RadioBDC Logo
Last Nite | The Strokes Listen Live
 
 
< Back to front page Text size +

On International Human Rights Day, wars over natural resources must be addressed

Posted by Alan Wirzbicki  December 10, 2012 03:41 PM

E-mail this article

Invalid E-mail address
Invalid E-mail address

Sending your article

Over the last four days, three activists in the Philippines have been murdered in killings apparently linked to their opposition to mining projects. Rolando Quijano, a farmer who had opposed mining and logging proposals, was shot on Friday; two anti-mining activists, Cheryl Ananayo and Randy Nabayay, were killed later the same day.

As the world observes International Human Rights Day on Monday, such stories are still distressingly common in the developing world, as the pursuit of natural resources fuels an ongoing campaign of violence against indigenous opponents.

The killings — in India, the Philippines, Ecuador, Mexico, and other countries — have been happening for years, often with little international outcry or response. This year, however, there is something the Securities and Exchange Commission can do to reduce such atrocities: the agency can fight to preserve a new disclosure requirement aimed at forcing companies that manufacture goods with “conflict minerals” from Africa to disclose their use.

Approved in August, the rule covers gold and tin, as well as tantalum and tungsten, rare minerals that are used in jewelry and in many personal electronics like computers and cameras. Proceeds from the minerals have helped finance warlords in the Democratic Republic of Congo and nearby countries, prolonging the country’s civil war.

The Dodd-Frank legislation of 2010 required the SEC to put such the disclosure rule in place, but it now faces intense opposition from business interests. The Chamber of Commerce and the National Association of Manufacturers have filed a lawsuit seeking to block the rule.

The rule doesn’t prohibit the use of conflict minerals from Congo, but by requiring greater disclosure could shame companies into switching to other sources. It could also serve as a model for other natural resources, and in other parts of the world. Without such pressure, too many companies will continue to turn a blind eye to human rights abuses linked to natural resources: as it is, killings continue to be ignored in countries that are viewed as emerging markets. Countries around the world are being eyed for their vast deposit of natural resources — oil, minerals, forests, rivers.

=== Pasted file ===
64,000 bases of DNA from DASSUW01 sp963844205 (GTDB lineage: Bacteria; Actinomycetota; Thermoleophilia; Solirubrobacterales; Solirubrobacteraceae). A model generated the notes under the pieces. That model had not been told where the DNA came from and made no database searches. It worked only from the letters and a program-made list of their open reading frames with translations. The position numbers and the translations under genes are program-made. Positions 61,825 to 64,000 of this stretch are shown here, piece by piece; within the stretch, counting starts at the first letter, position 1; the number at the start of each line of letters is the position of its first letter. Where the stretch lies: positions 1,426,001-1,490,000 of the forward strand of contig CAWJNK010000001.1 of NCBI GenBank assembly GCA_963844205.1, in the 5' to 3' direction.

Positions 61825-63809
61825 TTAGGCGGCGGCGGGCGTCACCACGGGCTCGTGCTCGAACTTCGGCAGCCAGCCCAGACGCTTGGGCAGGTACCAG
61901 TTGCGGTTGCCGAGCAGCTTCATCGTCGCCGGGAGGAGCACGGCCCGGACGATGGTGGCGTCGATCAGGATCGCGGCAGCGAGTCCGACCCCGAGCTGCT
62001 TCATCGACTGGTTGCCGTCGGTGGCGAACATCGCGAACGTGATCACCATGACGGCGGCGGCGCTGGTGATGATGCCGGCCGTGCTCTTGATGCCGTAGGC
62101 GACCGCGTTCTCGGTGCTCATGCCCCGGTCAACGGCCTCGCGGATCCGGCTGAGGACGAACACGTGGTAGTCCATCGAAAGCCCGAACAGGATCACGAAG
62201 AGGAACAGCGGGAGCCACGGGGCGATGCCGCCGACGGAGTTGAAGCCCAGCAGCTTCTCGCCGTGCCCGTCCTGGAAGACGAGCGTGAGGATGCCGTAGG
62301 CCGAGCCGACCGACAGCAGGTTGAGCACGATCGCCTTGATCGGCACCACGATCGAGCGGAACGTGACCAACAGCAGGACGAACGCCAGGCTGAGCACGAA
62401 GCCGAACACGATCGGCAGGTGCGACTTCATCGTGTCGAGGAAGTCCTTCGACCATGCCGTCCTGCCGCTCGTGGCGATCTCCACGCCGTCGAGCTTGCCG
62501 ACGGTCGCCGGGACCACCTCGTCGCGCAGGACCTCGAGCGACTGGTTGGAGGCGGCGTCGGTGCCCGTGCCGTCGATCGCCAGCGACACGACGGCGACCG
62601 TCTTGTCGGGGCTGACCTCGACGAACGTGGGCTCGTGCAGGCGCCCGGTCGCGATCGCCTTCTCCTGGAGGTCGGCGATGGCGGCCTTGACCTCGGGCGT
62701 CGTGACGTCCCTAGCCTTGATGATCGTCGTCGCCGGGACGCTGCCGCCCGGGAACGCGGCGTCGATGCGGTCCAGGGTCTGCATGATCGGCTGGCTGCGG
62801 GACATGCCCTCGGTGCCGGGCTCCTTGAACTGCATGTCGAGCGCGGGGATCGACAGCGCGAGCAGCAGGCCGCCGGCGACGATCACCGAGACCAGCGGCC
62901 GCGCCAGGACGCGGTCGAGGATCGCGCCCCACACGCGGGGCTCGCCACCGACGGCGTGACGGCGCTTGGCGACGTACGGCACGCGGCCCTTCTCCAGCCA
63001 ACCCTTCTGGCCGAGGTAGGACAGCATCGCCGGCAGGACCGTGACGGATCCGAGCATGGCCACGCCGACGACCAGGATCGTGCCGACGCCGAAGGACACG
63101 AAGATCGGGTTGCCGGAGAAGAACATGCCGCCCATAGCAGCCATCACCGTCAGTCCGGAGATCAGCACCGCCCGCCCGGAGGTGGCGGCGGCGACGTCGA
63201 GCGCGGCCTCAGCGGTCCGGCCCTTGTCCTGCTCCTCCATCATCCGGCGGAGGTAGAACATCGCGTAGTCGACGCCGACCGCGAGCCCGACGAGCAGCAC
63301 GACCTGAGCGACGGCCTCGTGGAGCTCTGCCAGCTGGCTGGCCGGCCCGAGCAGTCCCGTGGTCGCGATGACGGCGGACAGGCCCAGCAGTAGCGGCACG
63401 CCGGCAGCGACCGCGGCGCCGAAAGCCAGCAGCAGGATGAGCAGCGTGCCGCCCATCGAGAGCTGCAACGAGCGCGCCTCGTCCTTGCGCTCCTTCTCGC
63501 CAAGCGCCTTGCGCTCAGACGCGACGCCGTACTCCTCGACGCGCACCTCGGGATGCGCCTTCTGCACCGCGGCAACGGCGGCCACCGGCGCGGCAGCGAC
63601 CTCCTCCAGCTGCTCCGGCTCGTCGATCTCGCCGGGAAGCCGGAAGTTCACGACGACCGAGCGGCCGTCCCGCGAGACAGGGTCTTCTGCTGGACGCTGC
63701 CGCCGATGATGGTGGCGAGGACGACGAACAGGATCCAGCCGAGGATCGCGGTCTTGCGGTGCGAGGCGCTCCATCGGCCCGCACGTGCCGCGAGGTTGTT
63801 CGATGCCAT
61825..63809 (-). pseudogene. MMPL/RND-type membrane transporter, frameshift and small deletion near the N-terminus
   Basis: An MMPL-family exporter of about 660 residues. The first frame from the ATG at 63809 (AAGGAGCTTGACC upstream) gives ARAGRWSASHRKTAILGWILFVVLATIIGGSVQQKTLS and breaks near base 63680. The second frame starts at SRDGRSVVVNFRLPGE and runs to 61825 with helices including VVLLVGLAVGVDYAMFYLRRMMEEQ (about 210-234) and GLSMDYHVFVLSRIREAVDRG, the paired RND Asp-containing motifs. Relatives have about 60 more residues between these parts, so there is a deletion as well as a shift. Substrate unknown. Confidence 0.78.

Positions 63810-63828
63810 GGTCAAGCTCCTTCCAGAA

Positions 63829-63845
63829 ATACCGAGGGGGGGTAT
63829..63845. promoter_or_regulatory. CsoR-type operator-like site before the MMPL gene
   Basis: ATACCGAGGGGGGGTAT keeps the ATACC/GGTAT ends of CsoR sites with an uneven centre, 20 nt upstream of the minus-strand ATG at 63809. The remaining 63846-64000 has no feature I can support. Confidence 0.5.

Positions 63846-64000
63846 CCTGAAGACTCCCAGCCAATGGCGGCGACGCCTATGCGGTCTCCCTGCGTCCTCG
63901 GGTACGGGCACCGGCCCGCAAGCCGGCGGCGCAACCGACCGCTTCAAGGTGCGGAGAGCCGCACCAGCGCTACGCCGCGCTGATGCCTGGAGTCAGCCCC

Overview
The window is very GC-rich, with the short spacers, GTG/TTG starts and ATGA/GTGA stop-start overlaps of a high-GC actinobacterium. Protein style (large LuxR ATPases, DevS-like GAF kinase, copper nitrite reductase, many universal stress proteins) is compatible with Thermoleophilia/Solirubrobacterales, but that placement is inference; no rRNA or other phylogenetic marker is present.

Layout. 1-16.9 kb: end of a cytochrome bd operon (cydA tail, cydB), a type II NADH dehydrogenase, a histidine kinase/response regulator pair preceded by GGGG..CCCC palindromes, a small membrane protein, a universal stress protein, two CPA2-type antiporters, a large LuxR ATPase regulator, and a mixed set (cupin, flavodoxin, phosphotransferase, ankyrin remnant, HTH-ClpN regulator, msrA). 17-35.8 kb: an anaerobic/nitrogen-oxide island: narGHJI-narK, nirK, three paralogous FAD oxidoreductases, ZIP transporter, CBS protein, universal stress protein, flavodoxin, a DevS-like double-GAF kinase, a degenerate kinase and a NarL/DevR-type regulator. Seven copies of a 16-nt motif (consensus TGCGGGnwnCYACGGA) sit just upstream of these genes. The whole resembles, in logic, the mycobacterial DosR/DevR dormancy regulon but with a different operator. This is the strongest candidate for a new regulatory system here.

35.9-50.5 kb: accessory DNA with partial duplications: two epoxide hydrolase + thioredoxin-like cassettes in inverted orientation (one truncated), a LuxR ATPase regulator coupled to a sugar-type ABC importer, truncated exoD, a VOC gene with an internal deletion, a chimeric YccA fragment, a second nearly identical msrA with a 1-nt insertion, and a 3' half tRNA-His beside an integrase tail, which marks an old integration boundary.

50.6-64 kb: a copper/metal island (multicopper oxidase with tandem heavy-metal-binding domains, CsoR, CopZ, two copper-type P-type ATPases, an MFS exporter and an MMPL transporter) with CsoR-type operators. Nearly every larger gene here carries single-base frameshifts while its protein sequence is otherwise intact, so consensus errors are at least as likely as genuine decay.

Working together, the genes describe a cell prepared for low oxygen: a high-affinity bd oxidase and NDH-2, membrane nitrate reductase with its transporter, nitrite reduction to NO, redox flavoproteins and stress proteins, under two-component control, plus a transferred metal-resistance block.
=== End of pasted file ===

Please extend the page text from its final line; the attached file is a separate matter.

The violence against any indigenous opponents who stand in the way of exploiting those resources has been fierce. Sister Valsa John, a Catholic nun working among indigenous peoples in India, was hacked to death last year for actively opposing an open-pit coal mine. In the western state of Gujarat in India, which is being hailed by corporations for its business opportunities, Amit Jethwa was murdered by hired killers after he filed several court cases against a politician responsible for illegal mining in a protected forest area inhabited by lions.

Measures like the new SEC rule that require companies to disclosure where they get their resources would bring transparency to what is now a murky system, one that allows companies to avoid accountability for the materials they use. Defending and expanding those rules would be a good way to mark International Human Rights Day.

Priyanka Borpujari is the IWMF Elizabeth Neuffer Fellow for 2012-2013.

  • E-mail
  • E-mail this article

    Invalid E-mail address
    Invalid E-mail address

    Sending your article

    Your article has been sent.

ABOUT THE ANGLE Online commentary and news analysis from the Boston Globe. The Angle is produced by Rob Anderson and Alan Wirzbicki. You can follow Rob on Twitter at @rcand.

Editors' Picks

Tickets for T seat hogs?Tickets for T seat hogs?
Why the MBTA should punish riders who needlessly claim more than one seat.
T-shirts and democracyT-shirts and democracy
What souvenir sales teach us about reform in Myanmar
Lessons from Kony 2012Lessons from Kony 2012
Why Invisible Children films are the new textbook of civic engagement.
The Angle's comments policy
archives